Contrary to what many of the comments say, I found the video very helpful. You see, most people that become frustrated with Google’s vague SEO information, just don’t like the answers that they are getting. This doesn’t mean that the information isn’t helpful.
Here’s the tl;dw (too long; didn’t watch) version:
Mistake #1: No Value Prop
Now look, obviously marketing your law firm is different from marketing running shoes. However, having a value prop makes sense, even for law firms. Why should someone select your site? Why should someone contact you? Why should someone hire you?
If you can’t answer these questions for yourself, why would you expect someone else to conclude that they should?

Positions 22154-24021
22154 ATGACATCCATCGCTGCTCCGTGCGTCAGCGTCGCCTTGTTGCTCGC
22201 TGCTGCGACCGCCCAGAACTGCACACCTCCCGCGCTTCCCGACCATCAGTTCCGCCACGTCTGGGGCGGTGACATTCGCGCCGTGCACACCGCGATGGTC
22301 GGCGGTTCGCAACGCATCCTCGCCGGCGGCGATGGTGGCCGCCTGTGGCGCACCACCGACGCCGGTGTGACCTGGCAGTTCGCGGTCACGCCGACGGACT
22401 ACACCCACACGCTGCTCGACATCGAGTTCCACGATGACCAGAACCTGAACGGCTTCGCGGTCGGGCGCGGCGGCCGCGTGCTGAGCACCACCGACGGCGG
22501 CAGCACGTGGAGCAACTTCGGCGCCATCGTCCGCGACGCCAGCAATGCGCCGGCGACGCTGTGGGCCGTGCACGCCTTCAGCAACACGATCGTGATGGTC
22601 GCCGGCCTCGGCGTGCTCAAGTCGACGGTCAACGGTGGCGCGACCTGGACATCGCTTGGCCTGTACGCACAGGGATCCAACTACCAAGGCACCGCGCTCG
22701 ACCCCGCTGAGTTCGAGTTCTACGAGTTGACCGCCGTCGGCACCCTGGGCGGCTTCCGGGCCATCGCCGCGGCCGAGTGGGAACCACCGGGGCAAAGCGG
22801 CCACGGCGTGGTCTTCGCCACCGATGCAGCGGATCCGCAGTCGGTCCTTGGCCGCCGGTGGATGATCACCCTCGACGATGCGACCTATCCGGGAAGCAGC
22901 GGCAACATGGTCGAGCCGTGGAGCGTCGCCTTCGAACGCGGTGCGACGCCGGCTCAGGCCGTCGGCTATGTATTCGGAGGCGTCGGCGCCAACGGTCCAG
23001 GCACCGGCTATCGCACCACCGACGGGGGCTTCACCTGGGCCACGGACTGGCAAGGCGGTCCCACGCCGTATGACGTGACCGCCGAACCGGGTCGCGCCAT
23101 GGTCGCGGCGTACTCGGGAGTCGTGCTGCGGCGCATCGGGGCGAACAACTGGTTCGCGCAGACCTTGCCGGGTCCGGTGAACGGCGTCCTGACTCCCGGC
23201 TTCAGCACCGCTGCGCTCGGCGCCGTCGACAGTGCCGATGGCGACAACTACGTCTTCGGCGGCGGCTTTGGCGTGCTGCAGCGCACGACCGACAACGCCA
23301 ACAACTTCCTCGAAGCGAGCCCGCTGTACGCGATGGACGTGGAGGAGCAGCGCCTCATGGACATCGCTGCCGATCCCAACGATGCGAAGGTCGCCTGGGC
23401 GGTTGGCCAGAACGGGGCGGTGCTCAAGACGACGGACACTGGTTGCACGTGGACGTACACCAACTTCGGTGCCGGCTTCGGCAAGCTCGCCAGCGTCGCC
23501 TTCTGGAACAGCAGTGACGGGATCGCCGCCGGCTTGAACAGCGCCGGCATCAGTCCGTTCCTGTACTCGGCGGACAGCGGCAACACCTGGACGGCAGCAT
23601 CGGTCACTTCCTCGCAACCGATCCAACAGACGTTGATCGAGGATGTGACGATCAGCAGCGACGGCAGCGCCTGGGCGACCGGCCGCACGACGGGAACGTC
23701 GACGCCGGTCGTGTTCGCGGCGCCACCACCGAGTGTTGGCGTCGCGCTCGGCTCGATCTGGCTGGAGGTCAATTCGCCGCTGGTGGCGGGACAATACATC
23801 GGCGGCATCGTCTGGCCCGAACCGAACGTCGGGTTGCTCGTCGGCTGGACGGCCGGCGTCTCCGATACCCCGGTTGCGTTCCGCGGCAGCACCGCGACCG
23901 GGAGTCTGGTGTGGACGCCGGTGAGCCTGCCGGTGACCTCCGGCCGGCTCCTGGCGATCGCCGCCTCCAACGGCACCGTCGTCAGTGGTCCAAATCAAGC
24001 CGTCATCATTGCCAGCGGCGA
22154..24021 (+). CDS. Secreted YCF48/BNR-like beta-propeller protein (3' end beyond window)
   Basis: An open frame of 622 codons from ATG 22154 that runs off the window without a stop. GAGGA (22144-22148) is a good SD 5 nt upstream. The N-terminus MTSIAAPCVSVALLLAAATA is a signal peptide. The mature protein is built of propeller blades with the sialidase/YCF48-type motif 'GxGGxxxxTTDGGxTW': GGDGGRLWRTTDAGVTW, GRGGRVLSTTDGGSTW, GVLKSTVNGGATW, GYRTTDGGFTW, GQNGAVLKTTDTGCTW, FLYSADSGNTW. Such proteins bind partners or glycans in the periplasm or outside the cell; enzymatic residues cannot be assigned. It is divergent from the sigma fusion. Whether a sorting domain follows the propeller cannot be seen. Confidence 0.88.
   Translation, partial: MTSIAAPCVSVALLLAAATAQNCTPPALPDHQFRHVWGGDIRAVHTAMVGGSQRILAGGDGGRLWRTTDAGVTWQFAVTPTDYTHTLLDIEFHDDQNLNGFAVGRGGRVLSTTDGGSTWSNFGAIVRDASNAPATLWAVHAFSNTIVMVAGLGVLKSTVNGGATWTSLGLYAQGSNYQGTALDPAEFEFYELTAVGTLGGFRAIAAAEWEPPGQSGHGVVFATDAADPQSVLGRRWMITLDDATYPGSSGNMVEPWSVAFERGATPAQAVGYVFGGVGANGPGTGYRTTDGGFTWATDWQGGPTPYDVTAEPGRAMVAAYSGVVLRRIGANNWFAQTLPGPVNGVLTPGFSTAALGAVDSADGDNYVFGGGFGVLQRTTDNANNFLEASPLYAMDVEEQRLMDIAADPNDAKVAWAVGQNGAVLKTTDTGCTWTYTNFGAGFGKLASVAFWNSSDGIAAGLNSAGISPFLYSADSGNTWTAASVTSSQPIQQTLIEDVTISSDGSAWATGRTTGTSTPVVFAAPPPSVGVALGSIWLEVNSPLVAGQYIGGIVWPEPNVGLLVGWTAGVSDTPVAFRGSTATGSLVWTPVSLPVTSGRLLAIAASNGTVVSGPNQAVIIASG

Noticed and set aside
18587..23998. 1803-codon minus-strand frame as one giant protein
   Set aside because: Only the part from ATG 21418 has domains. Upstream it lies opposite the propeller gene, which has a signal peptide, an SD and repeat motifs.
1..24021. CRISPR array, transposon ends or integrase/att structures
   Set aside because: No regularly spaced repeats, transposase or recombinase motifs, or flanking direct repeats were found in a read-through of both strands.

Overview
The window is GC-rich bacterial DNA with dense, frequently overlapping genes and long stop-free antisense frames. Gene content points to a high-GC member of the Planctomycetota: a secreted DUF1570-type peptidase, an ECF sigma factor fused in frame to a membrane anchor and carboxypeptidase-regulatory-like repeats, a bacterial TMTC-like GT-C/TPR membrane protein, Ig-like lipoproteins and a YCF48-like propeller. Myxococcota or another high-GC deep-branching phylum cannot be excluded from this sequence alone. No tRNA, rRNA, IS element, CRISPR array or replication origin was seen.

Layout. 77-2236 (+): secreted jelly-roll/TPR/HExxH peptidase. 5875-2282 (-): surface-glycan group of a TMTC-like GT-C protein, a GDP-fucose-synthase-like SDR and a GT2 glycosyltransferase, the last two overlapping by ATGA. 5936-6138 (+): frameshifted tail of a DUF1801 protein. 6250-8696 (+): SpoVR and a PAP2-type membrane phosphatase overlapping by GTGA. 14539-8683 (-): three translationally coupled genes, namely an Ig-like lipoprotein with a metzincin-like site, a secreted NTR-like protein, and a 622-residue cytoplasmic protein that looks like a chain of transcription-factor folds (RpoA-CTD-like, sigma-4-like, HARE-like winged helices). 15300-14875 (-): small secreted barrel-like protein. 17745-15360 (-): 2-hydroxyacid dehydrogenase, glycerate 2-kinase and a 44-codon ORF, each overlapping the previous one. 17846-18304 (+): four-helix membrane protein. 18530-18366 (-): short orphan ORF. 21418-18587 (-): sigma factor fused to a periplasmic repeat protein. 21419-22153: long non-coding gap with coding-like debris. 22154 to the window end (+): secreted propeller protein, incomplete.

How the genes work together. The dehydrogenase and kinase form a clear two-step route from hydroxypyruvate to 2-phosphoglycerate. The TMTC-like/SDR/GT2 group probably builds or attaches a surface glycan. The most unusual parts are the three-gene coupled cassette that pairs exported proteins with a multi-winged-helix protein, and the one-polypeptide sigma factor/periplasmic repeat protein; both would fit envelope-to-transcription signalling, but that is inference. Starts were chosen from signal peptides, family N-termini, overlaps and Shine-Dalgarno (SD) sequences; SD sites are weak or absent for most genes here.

Mistake #2: Segmented approach
If you’re at a small law firm or a solo, you’d think that you’d be able to easily avoid problems segmentation problems. After all, you wear all the hats.
But if you employ others, you may have segmentation problems without even knowing it. Who answers your phone? How do they answer it? Who handles your advertising and marketing? Do different people handle creating business cards from those that developed your website? Are you value props consistently communicated in all these places?
Inconsistent marketing is self-sabotage. It confuses and dilutes your messaging.
If you’re not paying attention to who, what, and how communications about your firm are being made, chances are that they’re inconsistent at best, and potentially unethical at worst.
Mistake #3: Time-consuming workarounds
Maile is too kind in her video. We see sites that need major “fixes” because they either lacked flexibility or have been “worked on” by folks that just don’t know what they’re doing. This is especially problematic when it comes to sites that are hard-coded and have had a lot of link scheme work done.